Speaking at the National Constitution Center in Philadelphia, President Joe Biden decried his predecessor’s allegations of misconduct in the 2020 election after Donald Trump’s defeat.
Biden called state efforts to curtail voting accessibility “un-American” and “un-democratic” and called passage of congressional proposals to override new state voting restrictions and to restore parts of the Voting Rights Act that were curbed in recent years by the Supreme Court “a national imperative.”
“We have to prepare now,” the president said.
Biden’s sharp rhetoric drew praise from progressive groups in his party but did little to assuage the mounting pressure on him to throw his weight behind replacing the filibuster.
Biden’s remarks came a day after Texas Democrats decamped for Washington in an effort to deny their GOP-controlled Legislature the necessary quorum to pass a bill placing new restrictions on voting in the state.
Standing near the steps of the U.S. Capitol for a news conference ahead of a meeting with Senate Majority Leader Chuck Schumer, the Democrats promised to “stay out and kill this bill.”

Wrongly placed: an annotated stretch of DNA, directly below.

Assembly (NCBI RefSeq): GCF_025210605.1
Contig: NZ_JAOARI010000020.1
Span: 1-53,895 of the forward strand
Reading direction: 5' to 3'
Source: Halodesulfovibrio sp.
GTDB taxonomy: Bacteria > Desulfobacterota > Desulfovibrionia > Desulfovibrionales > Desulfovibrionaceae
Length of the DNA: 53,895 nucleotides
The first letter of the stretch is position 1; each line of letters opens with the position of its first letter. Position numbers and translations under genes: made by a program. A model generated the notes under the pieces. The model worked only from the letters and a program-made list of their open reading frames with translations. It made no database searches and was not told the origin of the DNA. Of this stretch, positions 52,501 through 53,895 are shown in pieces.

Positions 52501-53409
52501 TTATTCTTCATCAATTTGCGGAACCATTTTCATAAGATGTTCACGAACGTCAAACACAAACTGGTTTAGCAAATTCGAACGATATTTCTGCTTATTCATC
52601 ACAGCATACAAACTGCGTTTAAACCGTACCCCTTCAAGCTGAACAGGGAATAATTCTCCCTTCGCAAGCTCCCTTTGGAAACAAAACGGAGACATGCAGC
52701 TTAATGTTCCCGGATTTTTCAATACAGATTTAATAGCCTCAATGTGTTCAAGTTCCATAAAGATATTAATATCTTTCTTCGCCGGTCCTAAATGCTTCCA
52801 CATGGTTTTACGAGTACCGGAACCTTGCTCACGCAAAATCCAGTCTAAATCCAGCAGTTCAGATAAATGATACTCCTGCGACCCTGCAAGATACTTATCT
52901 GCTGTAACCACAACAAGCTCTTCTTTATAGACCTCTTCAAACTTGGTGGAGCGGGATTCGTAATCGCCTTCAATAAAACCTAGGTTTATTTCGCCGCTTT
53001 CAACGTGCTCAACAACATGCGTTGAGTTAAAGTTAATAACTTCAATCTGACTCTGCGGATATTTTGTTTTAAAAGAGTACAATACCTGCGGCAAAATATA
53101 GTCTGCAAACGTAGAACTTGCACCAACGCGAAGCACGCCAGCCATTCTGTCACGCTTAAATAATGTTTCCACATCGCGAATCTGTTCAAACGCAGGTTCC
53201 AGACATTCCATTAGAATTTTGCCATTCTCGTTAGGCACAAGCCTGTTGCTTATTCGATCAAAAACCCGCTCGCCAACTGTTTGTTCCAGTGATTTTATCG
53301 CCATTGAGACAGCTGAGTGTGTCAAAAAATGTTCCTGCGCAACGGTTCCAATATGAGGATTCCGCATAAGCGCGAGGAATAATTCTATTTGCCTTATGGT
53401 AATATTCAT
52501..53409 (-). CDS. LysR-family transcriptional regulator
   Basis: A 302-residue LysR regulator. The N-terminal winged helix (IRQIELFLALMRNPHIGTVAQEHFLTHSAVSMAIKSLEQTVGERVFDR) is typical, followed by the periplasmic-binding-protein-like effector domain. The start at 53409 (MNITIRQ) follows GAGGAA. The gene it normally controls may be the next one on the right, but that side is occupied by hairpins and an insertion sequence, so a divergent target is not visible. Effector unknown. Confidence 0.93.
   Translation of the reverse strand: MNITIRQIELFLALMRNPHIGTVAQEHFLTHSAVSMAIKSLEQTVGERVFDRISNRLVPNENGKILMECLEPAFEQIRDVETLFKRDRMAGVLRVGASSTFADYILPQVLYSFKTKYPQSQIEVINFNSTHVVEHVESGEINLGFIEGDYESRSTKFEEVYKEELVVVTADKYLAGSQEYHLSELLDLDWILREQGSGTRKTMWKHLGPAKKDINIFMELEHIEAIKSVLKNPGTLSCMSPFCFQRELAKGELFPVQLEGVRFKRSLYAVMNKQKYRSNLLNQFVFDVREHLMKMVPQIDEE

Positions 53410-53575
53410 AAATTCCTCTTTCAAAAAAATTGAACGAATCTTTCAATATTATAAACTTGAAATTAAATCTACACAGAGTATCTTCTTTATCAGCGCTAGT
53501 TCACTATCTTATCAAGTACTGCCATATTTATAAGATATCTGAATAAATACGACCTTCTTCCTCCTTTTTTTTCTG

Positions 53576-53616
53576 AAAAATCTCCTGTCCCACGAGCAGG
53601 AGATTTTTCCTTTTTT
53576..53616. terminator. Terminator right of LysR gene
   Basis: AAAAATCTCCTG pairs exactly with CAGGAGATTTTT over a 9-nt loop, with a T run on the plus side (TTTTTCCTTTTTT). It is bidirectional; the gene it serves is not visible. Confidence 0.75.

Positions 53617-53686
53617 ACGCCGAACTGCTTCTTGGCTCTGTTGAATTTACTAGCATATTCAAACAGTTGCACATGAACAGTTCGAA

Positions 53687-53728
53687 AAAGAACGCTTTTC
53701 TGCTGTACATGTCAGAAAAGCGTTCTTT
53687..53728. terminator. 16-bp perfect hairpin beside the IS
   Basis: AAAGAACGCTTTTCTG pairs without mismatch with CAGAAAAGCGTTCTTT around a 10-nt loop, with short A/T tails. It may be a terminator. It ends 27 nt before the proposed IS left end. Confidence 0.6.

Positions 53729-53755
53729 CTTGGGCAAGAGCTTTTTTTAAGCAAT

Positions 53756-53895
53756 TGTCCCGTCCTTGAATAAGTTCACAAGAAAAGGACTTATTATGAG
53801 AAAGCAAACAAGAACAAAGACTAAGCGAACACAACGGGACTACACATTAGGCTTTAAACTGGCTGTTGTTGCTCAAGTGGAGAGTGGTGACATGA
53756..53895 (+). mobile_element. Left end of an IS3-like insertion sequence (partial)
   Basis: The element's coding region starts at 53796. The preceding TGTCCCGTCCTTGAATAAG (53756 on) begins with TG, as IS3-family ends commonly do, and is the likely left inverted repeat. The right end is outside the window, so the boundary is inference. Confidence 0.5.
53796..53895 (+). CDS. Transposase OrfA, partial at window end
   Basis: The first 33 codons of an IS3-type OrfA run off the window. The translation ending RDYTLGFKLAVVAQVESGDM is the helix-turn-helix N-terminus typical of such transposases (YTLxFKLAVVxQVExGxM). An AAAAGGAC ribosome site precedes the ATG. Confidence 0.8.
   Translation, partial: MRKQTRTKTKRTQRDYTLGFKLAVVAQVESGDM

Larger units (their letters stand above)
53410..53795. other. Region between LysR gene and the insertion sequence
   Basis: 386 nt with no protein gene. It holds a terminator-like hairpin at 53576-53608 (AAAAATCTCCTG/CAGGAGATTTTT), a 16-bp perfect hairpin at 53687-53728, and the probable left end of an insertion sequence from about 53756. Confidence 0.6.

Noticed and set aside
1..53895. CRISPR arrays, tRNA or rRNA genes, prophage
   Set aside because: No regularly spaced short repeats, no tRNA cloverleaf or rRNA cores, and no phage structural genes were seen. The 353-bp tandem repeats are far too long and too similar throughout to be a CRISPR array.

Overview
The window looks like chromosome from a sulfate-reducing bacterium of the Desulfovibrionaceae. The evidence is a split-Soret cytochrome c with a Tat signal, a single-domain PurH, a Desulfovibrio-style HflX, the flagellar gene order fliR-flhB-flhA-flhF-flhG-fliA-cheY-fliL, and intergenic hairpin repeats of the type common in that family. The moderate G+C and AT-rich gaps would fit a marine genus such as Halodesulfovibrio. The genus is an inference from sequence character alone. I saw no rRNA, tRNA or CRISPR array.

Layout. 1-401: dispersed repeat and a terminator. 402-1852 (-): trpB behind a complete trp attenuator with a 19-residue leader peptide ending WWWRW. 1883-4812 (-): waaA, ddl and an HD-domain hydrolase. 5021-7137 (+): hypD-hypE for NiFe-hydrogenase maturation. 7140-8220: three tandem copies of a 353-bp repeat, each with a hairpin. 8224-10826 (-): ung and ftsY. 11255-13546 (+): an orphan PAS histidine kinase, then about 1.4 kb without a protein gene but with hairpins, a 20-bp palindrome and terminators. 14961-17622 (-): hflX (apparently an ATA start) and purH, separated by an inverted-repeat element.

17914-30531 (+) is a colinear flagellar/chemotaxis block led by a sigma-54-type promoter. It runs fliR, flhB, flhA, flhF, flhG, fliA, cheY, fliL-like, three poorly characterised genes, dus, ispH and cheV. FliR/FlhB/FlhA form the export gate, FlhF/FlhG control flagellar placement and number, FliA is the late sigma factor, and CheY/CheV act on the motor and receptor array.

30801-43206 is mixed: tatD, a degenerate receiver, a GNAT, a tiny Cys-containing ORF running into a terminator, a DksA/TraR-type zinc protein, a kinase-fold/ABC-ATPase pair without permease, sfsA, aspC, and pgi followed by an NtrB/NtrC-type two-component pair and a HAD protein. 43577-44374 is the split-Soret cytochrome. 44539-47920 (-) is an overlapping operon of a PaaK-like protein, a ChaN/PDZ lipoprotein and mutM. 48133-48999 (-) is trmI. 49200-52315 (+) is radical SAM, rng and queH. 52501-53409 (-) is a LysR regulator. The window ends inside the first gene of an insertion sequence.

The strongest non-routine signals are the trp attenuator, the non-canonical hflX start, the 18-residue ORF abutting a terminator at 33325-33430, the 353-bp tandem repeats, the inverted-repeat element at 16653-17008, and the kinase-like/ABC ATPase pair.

However, state Rep. Chris Turner, “We can’t hold this tide back forever. We’re buying some time. We need Congress and all of our federal leaders to use that time wisely”.
“No other election has ever been held under such scrutiny, such high standards,” Biden said of the 2020 race.
Texas Republican Gov. Greg Abbott said he would keep calling special sessions through next year if necessary to pass his state’s legislation, and raised the possibility of Democrats facing arrest upon returning home.
Vice President Kamala Harris, who is leading the administration’s efforts on voting rights, praised the Texas legislators during a meeting with them in Washington.
“Defending the right of the American people to vote is as American as apple pie,” she told the lawmakers, comparing their actions to women’s suffrage and civil rights marches.
The Rev. Al Sharpton, who attended Biden’s address, called it a “good speech,” but also said, “I told him that I was going to stay on him about the filibuster.” He described Biden as noncommittal on the issue.
“Administrative action, litigation, and organizing are critical to combat this, but these tactics are not a substitute for congressional action on the For the People Act and John Lewis Voting Rights Advancement Act,” Karen Hobert Flynn, president of the group Common Cause, said on Tuesday.
“As the president ramps up his use of the bully pulpit and engages with senators, we urge him to make clear that the Senate minority’s use of the filibuster—a Jim Crow relic, in the words of former President Obama—must never stand in the way of the freedom to vote.”
Officials concede, though, that turning out voters is always harder in a nonpresidential election year.